Raman Amps: Key to Optical Future
So says a report titled "Optical Amplifiers: Raman, EDFA, EDWA, and SOA," published by Strategies Unlimited. The report describes how demand for new optical applications has pushed Raman amps into the spotlight. This trend, the report states, will help boost the growth of Raman amp worldwide revenues more than 170 percent by 2004, when Raman amps will represent nearly half of the total $7.3 billion of amp market revenues. (Today, the firm says, Raman comprises about 6 percent of a $3.3 billion amplifier market.) "Raman's been in development for years. But its use is speeding up now. Manufacturers think that for 40-Gbit/s apps, you've got to have Raman. For ultralong haul, you've got to have Raman," says Tom Hausken, Strategies Unlimited senior analyst and author of the report.
Up to now, most optical networking gear has relied on erbium-doped fiber amplifiers (EDFAs) for amplification. EDFAs use specially treated fiber, packed with a pump laser inside a small box that's spliced into the network fiber itself, to boost signals every few meters. But carriers' growing demand for multichannel DWDM (dense wavelength-division multiplexing) over ever greater distances has led component makers to turn to Raman amps for a boost of up to 100 kilometers.
These companies are creating hybrid amps in which the pump lasers of Raman amps are glommed onto the pre-amp portion of the EDFA. This results in a powerful amp that's cheaper to put into products than two separate amplifiers, particularly for metropolitan area network gear that still use EDFAs but require long-haul connectivity to edge devices.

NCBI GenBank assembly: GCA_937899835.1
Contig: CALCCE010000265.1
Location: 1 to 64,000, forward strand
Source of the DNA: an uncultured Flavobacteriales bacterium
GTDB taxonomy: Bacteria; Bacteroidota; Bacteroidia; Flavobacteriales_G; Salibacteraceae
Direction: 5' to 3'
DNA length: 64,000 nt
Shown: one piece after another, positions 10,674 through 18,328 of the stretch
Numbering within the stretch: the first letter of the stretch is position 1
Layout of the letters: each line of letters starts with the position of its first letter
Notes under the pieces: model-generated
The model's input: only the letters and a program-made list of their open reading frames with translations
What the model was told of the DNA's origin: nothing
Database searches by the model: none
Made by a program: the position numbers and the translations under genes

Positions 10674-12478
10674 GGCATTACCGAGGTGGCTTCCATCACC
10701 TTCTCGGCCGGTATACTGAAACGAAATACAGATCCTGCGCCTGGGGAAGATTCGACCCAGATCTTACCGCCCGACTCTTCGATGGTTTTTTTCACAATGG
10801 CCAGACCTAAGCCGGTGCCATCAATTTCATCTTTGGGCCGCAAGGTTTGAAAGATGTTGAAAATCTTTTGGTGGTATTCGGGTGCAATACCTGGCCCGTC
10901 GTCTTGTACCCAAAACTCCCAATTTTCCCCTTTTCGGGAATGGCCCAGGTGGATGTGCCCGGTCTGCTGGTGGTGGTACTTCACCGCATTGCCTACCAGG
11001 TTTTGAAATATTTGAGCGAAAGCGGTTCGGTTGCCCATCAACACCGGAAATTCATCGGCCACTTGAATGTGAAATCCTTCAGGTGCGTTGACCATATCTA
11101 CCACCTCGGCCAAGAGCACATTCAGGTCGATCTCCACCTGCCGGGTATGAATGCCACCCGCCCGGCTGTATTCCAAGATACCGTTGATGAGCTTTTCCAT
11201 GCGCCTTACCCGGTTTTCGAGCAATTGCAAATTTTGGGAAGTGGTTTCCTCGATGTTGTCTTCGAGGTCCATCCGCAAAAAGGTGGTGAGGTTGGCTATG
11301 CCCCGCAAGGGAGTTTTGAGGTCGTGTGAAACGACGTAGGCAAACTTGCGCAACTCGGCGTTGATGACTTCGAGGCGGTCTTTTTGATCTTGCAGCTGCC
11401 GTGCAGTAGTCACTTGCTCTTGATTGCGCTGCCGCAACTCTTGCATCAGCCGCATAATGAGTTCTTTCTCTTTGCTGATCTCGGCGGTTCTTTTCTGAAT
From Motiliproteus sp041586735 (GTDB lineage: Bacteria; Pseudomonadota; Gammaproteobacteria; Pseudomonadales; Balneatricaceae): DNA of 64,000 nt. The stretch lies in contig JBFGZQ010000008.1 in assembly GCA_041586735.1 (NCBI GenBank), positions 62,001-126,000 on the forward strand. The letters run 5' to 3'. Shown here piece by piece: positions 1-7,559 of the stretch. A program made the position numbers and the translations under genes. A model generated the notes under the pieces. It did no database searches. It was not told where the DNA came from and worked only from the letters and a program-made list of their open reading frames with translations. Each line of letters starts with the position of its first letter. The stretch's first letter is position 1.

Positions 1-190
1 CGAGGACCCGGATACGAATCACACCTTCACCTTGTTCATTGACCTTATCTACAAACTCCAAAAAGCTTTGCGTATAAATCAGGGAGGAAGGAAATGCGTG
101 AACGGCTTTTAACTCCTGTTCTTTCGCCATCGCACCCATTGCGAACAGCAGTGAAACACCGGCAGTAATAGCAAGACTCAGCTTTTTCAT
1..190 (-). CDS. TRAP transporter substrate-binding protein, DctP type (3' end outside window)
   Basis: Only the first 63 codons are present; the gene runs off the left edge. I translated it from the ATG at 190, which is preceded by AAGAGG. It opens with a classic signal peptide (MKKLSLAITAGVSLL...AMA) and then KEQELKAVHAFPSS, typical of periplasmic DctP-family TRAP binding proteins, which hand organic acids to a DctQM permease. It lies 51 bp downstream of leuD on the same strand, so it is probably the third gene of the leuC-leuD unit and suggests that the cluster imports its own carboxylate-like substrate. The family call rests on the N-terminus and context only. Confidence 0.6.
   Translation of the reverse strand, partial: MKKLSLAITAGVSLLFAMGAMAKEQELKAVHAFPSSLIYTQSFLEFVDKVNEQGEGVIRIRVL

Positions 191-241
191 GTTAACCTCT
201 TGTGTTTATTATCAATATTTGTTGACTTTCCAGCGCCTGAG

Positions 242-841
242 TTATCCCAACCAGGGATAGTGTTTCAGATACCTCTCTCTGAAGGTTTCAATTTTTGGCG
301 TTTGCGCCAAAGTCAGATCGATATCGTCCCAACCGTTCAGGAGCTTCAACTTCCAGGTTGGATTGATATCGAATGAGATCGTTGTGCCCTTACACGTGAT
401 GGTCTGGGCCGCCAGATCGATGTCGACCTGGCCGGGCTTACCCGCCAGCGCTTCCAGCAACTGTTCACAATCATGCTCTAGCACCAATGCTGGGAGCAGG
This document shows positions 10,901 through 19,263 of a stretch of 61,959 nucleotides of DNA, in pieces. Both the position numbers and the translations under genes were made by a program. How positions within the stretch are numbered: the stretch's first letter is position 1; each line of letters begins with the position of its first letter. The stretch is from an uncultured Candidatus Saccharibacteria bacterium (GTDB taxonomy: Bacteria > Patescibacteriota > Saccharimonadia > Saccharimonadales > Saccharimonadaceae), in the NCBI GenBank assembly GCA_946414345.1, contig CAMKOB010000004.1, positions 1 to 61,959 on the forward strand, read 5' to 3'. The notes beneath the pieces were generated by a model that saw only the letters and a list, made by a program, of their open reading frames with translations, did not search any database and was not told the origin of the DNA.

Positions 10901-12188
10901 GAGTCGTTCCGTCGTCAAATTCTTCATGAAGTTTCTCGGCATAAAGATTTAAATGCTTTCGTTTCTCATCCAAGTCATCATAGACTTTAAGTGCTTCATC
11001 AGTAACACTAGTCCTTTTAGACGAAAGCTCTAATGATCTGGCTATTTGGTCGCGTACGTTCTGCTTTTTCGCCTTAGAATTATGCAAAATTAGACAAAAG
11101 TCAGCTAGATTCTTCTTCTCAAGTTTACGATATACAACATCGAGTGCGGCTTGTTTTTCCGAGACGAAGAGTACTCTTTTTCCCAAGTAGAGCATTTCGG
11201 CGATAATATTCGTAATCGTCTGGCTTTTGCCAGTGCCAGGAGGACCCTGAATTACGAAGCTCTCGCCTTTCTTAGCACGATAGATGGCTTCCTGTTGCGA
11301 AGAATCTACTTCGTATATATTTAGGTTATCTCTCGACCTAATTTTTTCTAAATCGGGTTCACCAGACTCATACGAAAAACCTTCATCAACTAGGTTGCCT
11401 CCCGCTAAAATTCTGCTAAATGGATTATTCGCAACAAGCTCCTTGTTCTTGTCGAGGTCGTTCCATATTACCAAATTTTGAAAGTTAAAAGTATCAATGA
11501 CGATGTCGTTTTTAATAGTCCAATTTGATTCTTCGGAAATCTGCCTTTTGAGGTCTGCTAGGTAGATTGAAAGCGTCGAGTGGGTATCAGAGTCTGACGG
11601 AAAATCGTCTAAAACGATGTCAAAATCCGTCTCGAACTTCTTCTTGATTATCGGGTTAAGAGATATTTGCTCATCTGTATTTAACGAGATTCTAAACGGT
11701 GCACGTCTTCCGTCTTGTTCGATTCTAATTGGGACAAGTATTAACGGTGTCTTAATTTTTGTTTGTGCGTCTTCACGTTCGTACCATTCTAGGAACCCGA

"There's no reason these amplifiers can't be put into the same box, and it's happening now," says Hausken. "Raman and EDFA components will become virtually indistinguishable."
The emphasis on Raman tallies with other research (see CIBC Bullish on Raman). But the report says other amplifiers are on the rise, such as erbium doped waveguide amplifiers, in which a substrate instead of a fiber is doped with a special substance to boost light signals. Also growing in popularity are semiconductor optical amplifiers (SOAs), which are already appearing in some startups' prototypes (see Ultra Fast Optical Systems Inc.).
-- Mary Jander, senior editor, Light Reading http://www.lightreading.com